It was hovering around 90 degrees Fahrenheit at the Arctic Circle in Norway and Sweden last week. In July, the hottest temperature ever recorded in Scotland was hit — 92 degrees in a village near Glasgow. It was 106 in Japan, also that nation’s highest ever.

And while it’s often in the triple digits in the air in California, never in 102 years of daily water-temperature readings at the pier near the Scripps Institute in La Jolla had the Pacific Ocean hit 78 degrees — until this summer. Rising ocean temperatures are another feature of global warming and will radically alter our formerly famous Mediterranean climate insofar as nighttime air temperatures go. And, yes, to answer many Californians’ understandable question, climate change is contributing to the unprecedented wildfire seasons we are seeing this year and last.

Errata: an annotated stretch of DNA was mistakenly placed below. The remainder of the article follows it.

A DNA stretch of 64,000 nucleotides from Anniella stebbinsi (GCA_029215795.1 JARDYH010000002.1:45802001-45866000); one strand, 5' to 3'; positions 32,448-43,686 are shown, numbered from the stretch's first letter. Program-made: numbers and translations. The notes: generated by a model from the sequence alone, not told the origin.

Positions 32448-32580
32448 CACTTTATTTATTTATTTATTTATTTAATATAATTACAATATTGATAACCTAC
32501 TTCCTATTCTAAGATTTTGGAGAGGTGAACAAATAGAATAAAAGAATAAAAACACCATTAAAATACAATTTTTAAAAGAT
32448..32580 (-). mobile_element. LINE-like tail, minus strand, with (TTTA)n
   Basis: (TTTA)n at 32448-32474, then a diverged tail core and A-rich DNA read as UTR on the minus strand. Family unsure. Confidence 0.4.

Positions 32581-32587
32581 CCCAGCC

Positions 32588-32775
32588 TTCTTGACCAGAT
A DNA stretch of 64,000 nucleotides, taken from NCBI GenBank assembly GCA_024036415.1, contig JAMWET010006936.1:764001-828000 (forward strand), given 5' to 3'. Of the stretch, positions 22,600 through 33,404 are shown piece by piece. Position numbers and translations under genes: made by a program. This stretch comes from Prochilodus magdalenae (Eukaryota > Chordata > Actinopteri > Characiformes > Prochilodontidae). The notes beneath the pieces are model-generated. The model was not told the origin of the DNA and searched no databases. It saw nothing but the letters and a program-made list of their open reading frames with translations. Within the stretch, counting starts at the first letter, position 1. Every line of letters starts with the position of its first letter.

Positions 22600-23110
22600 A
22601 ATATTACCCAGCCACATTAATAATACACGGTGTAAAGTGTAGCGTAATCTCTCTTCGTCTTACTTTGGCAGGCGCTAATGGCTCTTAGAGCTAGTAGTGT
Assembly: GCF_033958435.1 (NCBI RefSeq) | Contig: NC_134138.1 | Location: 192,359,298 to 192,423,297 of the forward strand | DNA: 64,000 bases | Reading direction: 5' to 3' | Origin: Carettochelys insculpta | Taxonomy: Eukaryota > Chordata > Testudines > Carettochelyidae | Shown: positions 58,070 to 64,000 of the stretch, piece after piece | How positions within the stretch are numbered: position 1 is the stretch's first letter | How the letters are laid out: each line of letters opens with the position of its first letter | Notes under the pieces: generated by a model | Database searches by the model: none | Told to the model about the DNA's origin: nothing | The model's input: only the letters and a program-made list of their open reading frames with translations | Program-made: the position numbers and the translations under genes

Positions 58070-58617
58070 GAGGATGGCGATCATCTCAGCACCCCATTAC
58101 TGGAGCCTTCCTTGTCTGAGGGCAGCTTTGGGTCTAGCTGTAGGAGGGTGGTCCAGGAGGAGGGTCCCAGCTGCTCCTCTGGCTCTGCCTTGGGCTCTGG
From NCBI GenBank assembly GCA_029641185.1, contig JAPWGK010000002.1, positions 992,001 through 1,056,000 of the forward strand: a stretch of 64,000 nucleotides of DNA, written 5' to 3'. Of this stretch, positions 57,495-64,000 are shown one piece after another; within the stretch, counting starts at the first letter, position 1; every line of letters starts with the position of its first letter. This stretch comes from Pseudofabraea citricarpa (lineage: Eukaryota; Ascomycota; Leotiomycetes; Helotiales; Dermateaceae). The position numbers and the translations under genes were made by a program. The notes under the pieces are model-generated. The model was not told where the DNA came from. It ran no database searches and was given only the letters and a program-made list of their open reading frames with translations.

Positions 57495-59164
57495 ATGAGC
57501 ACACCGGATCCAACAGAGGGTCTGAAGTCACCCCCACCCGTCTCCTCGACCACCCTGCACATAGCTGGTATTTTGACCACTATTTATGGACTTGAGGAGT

So — now that the demonstrably real effects of climate change are affecting California lives every day, what to do about it? It’s only human to lament the lost opportunities, the fact that responsible scientists warned us two decades ago that this would come to pass if we didn’t halt the rise in greenhouse-gas production. But humans have faced existential threats before, from world wars, from nuclear weapons. Now is the time to not give in to despair but to lobby our leaders, and governments around the world, telling them to stop sticking their heads in the (hot) sand, believe the science and begin a technical approach to reversing the real problem humans have brought to our planet.